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Biological roles of ornithine aminotransferase (OAT) in plant stress tolerance: Present progress and future perspectives

Anwar, A., She, M., Wang, K., Riaz, B. and Ye, X. (2018) Biological roles of ornithine aminotransferase (OAT) in plant stress tolerance: Present progress and future perspectives. International Journal of Molecular Sciences, 19 (11). p. 3681.

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Plant tolerance to biotic and abiotic stresses is complicated by interactions between different stresses. Maintaining crop yield under abiotic stresses is the most daunting challenge for breeding resilient crop varieties. In response to environmental stresses, plants produce several metabolites, such as proline (Pro), polyamines (PAs), asparagine, serine, carbohydrates including glucose and fructose, and pools of antioxidant reactive oxygen species. Among these metabolites, Pro has long been known to accumulate in cells and to be closely related to drought, salt, and pathogen resistance. Pyrroline-5-carboxylate (P5C) is a common intermediate of Pro synthesis and metabolism that is produced by ornithine aminotransferase (OAT), an enzyme that functions in an alternative Pro metabolic pathway in the mitochondria under stress conditions. OAT is highly conserved and, to date, has been found in all prokaryotic and eukaryotic organisms. In addition, ornithine (Orn) and arginine (Arg) are both precursors of PAs, which confer plant resistance to drought and salt stresses. OAT is localized in the cytosol in prokaryotes and fungi, while OAT is localized in the mitochondria in higher plants. We have comprehensively reviewed the research on Orn, Arg, and Pro metabolism in plants, as all these compounds allow plants to tolerate different kinds of stresses.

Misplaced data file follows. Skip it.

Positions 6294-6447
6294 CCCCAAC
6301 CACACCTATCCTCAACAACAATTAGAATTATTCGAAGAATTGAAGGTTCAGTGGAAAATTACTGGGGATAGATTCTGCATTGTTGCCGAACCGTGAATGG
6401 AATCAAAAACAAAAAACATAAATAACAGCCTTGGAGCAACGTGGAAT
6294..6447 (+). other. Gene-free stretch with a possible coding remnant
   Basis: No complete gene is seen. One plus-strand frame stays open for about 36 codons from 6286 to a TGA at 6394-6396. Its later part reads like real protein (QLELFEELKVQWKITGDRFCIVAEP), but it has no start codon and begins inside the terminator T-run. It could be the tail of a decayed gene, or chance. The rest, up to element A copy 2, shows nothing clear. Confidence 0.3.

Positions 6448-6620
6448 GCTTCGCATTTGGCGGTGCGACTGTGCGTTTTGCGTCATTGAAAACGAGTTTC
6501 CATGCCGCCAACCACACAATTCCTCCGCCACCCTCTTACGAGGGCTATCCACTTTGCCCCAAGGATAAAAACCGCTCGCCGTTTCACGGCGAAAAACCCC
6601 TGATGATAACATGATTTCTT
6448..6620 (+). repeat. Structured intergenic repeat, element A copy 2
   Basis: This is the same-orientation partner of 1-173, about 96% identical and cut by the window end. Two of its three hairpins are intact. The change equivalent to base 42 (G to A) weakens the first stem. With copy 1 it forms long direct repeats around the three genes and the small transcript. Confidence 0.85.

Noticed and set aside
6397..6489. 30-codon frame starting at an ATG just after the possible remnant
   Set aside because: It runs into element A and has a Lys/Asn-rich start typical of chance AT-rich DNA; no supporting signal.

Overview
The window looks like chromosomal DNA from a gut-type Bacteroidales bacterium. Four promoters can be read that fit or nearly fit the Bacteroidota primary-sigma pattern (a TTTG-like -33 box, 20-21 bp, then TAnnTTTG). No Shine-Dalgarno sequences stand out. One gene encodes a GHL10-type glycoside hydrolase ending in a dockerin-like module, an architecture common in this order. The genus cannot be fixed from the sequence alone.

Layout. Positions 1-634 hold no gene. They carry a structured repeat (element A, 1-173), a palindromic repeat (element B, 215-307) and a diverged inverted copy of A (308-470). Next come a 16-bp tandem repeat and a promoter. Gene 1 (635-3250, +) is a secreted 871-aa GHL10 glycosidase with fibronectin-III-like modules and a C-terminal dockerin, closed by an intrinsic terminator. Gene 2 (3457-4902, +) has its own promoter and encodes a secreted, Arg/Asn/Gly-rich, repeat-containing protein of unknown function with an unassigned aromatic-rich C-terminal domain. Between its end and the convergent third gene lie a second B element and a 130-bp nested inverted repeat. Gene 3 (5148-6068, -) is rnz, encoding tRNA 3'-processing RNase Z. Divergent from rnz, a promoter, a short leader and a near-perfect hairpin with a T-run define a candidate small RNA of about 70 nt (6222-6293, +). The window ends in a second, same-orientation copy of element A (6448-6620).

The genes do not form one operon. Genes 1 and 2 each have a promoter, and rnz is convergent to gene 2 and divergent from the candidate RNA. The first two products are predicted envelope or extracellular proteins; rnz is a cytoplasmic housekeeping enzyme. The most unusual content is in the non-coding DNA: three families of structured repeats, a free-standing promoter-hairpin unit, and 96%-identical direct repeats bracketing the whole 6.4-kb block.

Item Type: Journal Article
Murdoch Affiliation(s): School of Veterinary and Life Sciences
Publisher: MDPI
Copyright: © 2018 by the authors. Licensee MDPI, Basel, Switzerland
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